Financial reality is a lot harsher for some inhabitants of the Silicon Valley area, though. The average home price in San Mateo and Santa Clara counties is over $ 700,000, and that figure continues to rise steadily. Income discrepancies between racial groups continue to widen, and the median income of women in the region is astronomically lower than that of men — for an individual with a bachelor’s degree or higher it’s the difference between $ 136,000 and $ 78,672. 2013 saw the construction of over 8,000 new housing units, but it also saw the influx of 33,000 new residents.
These are all statistics pulled from the annual Joint Venture Index, and the message behind them looks poised to gain even more traction.
“You’re seeing resentment growing,” Wadhwa said. “People are speaking up and expecting more, and making things miserable for the old guard. Corporate social responsibility is the only way to stop this, but [Silicon Valley] doesn’t have any clue as to what CSR means.”
University of Southern California professor and author Manuel Pastor pointed out that it is in the tech community’s best interests to invest in the region that houses it, and critiqued the community’s shortsightedness during his keynote at the State of the Valley conference.
“The reason we should do something about this isn’t just liberal sentiment or moral values,” Pastor said. “The old conventional wisdom, that inequality was good for economic health? Turns out it’s not. Studies are showing that countries that are more equitable sustain more growth over time.”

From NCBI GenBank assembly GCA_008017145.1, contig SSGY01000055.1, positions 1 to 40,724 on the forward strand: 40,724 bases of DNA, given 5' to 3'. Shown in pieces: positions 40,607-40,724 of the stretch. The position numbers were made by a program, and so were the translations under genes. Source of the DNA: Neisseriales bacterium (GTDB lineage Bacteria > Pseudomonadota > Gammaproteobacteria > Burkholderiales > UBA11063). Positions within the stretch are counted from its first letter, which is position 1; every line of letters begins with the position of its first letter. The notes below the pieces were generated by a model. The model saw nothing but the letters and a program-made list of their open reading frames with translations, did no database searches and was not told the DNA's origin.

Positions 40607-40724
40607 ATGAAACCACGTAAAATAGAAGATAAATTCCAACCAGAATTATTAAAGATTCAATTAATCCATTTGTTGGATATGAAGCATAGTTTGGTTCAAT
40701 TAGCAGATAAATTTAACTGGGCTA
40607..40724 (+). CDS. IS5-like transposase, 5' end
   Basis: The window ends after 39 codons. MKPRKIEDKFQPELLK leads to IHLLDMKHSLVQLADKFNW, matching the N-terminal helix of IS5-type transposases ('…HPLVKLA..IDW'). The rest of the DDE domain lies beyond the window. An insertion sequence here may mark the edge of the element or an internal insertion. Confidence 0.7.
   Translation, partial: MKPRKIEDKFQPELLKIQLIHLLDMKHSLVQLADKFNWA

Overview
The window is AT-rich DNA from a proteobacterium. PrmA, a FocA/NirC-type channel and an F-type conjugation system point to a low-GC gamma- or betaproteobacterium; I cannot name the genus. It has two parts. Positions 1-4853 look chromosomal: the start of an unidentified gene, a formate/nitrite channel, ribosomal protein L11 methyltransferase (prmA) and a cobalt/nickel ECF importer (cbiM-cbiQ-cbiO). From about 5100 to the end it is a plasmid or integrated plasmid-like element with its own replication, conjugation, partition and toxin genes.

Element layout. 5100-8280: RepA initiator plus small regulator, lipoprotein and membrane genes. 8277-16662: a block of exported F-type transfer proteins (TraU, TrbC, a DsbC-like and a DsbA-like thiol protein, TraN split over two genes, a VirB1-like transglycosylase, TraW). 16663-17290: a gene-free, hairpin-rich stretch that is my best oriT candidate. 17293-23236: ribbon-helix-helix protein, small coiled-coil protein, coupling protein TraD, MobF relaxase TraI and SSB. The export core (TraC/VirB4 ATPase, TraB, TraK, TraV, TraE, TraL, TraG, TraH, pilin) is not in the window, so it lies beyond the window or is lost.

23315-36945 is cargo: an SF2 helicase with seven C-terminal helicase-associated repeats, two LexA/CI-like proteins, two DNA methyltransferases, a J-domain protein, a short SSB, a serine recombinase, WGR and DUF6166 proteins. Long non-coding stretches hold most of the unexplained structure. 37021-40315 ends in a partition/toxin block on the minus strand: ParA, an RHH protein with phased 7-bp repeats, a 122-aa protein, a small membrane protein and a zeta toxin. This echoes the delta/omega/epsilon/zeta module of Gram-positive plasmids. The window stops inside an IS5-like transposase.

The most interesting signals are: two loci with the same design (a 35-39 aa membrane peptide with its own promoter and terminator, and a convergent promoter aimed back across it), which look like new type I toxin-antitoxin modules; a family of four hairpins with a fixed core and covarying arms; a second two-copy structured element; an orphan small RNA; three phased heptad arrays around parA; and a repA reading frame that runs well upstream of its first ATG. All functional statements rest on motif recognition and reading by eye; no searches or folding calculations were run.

[VentureBeat's Christina Farr contributed to this story.]
Emil Chimali O’Flaherty-Vazquez is a Stanford Journalism graduate student and a current VentureBeat intern.
VentureBeat » Entrepreneur
Emil Chimali O'Flaherty-Vazquez
Created by the man behind cult classics like Office Space, Beavis & Butthead and King of the Hill, Mike Judge’s new HBO series was inspired by his own experiences working as a Silicon Valley engineer in the late 1980s.
According to Re/code, the show will follow introverted, social misfits living in the “Hacker Hostel,” a “startup incubator” owned by a dot-com millionaire in Silicon Valley as they discover and develop a valuable search algorithm for a website. Read more...
The well-connected engineer wants his educational institution to look beyond Silicon Valley and maintain a commitment to cross-disciplinary work
Financial Times - Entrepreneurship
Editor’s note: Umang Gupta is the former CEO of Keynote, which was recently acquired by Thoma Bravo LLC.
Nothing in my childhood would have suggested that I’d grow up to be a Silicon Valley entrepreneur. In fact, the opposite was more likely.
I was raised in newly independent India by leftist parents who inculcated in me a strong desire to serve my country either through politics or social activism. But when I became a teenager, I became fascinated with technology, and I was admitted into the prestigious Indian Institute of Technology (IIT) in Kanpur. There I learned computer programming on one of India’s early mainframe computers, and from then on I fell in love with all things digital. I also became aware of a world outside of India that I wanted to explore. So like a lot of other Indian engineering students of that era, I came to the USA to pursue an advanced degree (in my case an MBA), and decided to stay and make a life here.
My first job was with IBM in sales, and that gave me a great grounding in business. But I really became enamored of starting my own company when I read a fascinating article in 1976 about the invention of the microprocessor, and the potential for what it might mean for the then largely mainframe dominated computer industry.